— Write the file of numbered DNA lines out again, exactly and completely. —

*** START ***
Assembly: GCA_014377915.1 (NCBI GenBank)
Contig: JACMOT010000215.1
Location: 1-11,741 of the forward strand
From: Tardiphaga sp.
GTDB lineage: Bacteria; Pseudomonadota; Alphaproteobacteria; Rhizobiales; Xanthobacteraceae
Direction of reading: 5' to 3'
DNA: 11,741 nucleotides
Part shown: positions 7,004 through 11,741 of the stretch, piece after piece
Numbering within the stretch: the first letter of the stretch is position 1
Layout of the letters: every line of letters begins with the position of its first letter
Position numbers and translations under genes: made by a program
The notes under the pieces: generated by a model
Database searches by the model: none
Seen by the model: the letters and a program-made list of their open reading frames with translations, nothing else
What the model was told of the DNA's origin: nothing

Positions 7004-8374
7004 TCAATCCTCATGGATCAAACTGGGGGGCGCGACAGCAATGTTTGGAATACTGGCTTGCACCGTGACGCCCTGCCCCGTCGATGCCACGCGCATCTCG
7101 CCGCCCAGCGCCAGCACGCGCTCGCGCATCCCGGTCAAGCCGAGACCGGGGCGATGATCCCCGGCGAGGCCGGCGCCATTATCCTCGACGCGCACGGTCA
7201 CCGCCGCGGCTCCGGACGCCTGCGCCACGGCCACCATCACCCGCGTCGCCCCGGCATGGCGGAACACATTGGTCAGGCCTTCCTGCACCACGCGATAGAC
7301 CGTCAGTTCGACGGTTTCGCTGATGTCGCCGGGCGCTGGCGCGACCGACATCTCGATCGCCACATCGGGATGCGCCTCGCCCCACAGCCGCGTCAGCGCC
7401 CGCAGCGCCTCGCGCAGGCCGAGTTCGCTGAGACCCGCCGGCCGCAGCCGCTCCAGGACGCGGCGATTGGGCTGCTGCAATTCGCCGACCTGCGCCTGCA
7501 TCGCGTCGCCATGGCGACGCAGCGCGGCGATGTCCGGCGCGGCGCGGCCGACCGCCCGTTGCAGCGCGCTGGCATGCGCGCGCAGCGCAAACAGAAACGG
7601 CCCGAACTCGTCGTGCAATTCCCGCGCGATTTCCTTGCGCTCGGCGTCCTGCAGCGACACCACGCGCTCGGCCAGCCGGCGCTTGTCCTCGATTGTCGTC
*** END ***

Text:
Assembly: GCA_014377915.1 (NCBI GenBank)
Contig: JACMOT010000215.1
Location: 1-11,741 of the forward strand
From: Tardiphaga sp.
GTDB lineage: Bacteria; Pseudomonadota; Alphaproteobacteria; Rhizobiales; Xanthobacteraceae
Direction of reading: 5' to 3'
DNA: 11,741 nucleotides
Part shown: positions 7,004 through 11,741 of the stretch, piece after piece
Numbering within the stretch: the first letter of the stretch is position 1
Layout of the letters: every line of letters begins with the position of its first letter
Position numbers and translations under genes: made by a program
The notes under the pieces: generated by a model
Database searches by the model: none
Seen by the model: the letters and a program-made list of their open reading frames with translations, nothing else
What the model was told of the DNA's origin: nothing

Positions 7004-8374
7004 TCAATCCTCATGGATCAAACTGGGGGGCGCGACAGCAATGTTTGGAATACTGGCTTGCACCGTGACGCCCTGCCCCGTCGATGCCACGCGCATCTCG
7101 CCGCCCAGCGCCAGCACGCGCTCGCGCATCCCGGTCAAGCCGAGACCGGGGCGATGATCCCCGGCGAGGCCGGCGCCATTATCCTCGACGCGCACGGTCA
7201 CCGCCGCGGCTCCGGACGCCTGCGCCACGGCCACCATCACCCGCGTCGCCCCGGCATGGCGGAACACATTGGTCAGGCCTTCCTGCACCACGCGATAGAC
7301 CGTCAGTTCGACGGTTTCGCTGATGTCGCCGGGCGCTGGCGCGACCGACATCTCGATCGCCACATCGGGATGCGCCTCGCCCCACAGCCGCGTCAGCGCC
7401 CGCAGCGCCTCGCGCAGGCCGAGTTCGCTGAGACCCGCCGGCCGCAGCCGCTCCAGGACGCGGCGATTGGGCTGCTGCAATTCGCCGACCTGCGCCTGCA
7501 TCGCGTCGCCATGGCGACGCAGCGCGGCGATGTCCGGCGCGGCGCGGCCGACCGCCCGTTGCAGCGCGCTGGCATGCGCGCGCAGCGCAAACAGAAACGG
7601 CCCGAACTCGTCGTGCAATTCCCGCGCGATTTCCTTGCGCTCGGCGTCCTGCAGCGACACCACGCGCTCGGCCAGCCGGCGCTTGTCCTCGATTGTCGTC